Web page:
[Paleopsych] Slate: Henry Blodget: The Empty Village

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Mon Apr 18 17:18:07 UTC 2005

Henry Blodget: The Empty Village - What about the 750 million Chinese who 
aren't getting rich?
Posted Friday, April 8, 2005, at 5:14 AM PT

    When I grow up, I'm going to be an investment banker
    After a few days in Shanghai, it is easy to think that China has
    already become the world's leading economic superpower. This illusion
    is not dispelled in Beijing. When I lug my bags from the train station
    to the Grand Hyatt, I walk right by the Lamborghini dealer.

    Of course, as many observers have noted, China is two countries, urban
    and rural, and they are as different as Los Angeles and Appalachia.
    The Appalachian part would have remained theoretical for me, but one
    morning I was invited to ride shotgun in a dusty Jeep Cherokee with
    Tim Clissold, the author of [24]Mr. China, for a drive to the north.

    Statistics in China are easy to come by and hard to have faith in. But
    here goes: About 750 million Chinese are farmers, and about 85 million
    make less than $75 a year. The average rural per-capita income in
    Sichuan province in 2002 was $253, less than the fees required to
    attend a local middle school. Rural incomes have almost doubled since
    the mid-1990s, but taxes have jumped four to five times. (To register
    to get married, for example, you have to pay 14 taxes.)

    Of course, poverty alone doesn't lead to social unrest, which many
    people cite as one of the biggest threats to the Chinese economic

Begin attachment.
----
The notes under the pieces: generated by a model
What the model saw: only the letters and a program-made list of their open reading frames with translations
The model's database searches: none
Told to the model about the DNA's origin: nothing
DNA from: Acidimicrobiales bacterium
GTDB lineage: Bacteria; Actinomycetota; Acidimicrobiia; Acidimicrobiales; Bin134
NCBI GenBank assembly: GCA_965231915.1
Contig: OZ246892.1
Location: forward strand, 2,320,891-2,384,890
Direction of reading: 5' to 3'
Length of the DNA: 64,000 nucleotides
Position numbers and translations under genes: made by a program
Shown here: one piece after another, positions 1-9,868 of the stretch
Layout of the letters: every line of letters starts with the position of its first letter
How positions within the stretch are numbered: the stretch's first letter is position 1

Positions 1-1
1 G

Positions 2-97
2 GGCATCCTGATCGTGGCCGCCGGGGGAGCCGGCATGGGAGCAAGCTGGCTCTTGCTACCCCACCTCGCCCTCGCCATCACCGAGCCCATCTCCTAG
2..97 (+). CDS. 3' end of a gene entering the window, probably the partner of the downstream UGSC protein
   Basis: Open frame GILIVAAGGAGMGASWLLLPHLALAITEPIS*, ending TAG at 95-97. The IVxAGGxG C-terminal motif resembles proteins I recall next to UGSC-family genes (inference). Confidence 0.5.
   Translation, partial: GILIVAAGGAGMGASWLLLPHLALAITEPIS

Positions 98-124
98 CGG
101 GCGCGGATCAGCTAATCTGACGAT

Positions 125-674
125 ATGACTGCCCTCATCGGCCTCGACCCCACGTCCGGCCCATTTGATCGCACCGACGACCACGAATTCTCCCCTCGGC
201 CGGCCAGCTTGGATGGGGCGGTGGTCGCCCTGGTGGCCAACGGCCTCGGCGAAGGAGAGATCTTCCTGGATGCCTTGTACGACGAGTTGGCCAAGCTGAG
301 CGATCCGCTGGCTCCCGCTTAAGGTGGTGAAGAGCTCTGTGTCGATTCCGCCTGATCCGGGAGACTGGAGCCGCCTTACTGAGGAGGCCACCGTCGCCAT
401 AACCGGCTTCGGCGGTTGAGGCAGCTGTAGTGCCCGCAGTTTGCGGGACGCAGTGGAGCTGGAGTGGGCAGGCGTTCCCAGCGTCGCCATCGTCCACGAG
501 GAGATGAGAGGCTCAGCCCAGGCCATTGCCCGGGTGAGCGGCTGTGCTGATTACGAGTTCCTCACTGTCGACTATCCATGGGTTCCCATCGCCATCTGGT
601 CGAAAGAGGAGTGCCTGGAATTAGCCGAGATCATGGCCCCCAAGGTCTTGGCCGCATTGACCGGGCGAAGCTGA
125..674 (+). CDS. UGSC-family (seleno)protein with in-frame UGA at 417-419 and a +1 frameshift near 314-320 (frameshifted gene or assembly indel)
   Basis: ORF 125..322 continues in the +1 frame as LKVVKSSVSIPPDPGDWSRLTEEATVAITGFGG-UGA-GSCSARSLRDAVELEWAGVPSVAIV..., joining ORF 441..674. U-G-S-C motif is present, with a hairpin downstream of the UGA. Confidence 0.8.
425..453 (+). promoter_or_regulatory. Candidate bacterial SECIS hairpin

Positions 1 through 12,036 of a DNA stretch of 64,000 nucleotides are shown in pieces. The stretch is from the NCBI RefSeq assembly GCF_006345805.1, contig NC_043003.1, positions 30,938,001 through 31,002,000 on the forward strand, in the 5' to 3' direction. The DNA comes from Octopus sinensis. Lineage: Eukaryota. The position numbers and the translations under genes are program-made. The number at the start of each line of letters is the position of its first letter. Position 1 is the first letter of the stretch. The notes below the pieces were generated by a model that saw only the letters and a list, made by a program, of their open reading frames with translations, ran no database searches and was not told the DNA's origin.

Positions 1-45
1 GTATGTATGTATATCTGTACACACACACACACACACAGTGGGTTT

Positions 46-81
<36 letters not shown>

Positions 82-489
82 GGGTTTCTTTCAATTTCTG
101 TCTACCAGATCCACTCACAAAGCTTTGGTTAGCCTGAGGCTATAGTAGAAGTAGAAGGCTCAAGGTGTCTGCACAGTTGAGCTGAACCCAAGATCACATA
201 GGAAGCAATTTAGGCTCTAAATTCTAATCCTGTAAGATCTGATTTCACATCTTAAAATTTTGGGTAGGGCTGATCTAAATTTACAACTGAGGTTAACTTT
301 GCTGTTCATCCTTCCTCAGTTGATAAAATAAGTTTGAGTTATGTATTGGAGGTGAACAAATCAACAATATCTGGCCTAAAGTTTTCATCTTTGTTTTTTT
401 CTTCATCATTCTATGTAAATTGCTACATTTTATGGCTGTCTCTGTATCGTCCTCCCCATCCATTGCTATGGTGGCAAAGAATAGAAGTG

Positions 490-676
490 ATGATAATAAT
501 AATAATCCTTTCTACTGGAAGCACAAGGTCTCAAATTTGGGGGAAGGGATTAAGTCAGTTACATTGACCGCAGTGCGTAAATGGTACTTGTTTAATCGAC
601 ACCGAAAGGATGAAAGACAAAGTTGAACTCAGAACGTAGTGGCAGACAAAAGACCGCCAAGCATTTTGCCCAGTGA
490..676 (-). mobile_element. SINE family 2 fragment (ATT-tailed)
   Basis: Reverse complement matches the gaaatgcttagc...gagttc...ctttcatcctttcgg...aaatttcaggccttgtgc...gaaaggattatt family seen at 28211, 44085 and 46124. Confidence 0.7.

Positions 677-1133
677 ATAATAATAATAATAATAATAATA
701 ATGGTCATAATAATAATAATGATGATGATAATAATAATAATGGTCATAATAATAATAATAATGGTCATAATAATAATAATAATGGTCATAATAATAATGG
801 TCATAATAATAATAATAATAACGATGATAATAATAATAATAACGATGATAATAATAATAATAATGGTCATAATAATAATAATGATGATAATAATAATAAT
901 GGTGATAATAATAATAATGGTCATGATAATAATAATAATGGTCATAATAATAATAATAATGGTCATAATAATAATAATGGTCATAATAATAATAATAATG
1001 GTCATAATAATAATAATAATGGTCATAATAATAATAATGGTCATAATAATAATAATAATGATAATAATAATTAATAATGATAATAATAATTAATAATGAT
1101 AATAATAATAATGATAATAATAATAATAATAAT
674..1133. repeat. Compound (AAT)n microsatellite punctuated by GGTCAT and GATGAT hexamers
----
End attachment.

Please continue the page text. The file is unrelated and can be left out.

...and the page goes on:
miracle (the others being overinvestment and a fistfight with Taiwan).
    To trigger the class riots that frequently occur in China these days,
    you also need a sense of unfairness. There is plenty of that, stemming
    from corruption, limited opportunities, and income inequality. Experts
    disagree about exactly how China's rural/urban income gap compares
    with that of other countries, but the dispute is confined to whether
    it is the most extreme in the world or merely extreme. In an
    extraordinary series in the New York Times, Joseph Kahn told the story
    of Zheng Qingming, a brilliant farmer boy who aced his high-school
    admission test but couldn't scratch together the $80 necessary to take
    the college entrance exam--and solved the problem by stepping in front
    of an express train. In [27]China, Inc., Ted Fishman described a
    villager, who, after demanding that the spending of local authorities
    be publicly audited, was taken into custody and beaten to death.

    Clissold and I drove until the city's superhighways narrowed to
    single-lane strips and brown mountains appeared. Then, after winding
    through a dusty town near the Ming Tombs, we parked near a cluster of
    stuccoed brick buildings and walked. Compared to the poorer parts of
    China, of course, the village was well-off. Beijing money flows out of
    the city into the surrounding towns, and many of the brick buildings
    here had been recently rebuilt. The village's inhabitants, meanwhile,
    flow the other way, so the town was deserted except for old people,
    dogs, and kids. The town's dirt lanes were strewn with burned coal ash
    and garbage, the air smelled of brush smoke, and an ancient farmer
    pedaled by occasionally on a bicycle overloaded with sticks. We hiked
    through a field into a walled, unkempt area--the grave of an emperor's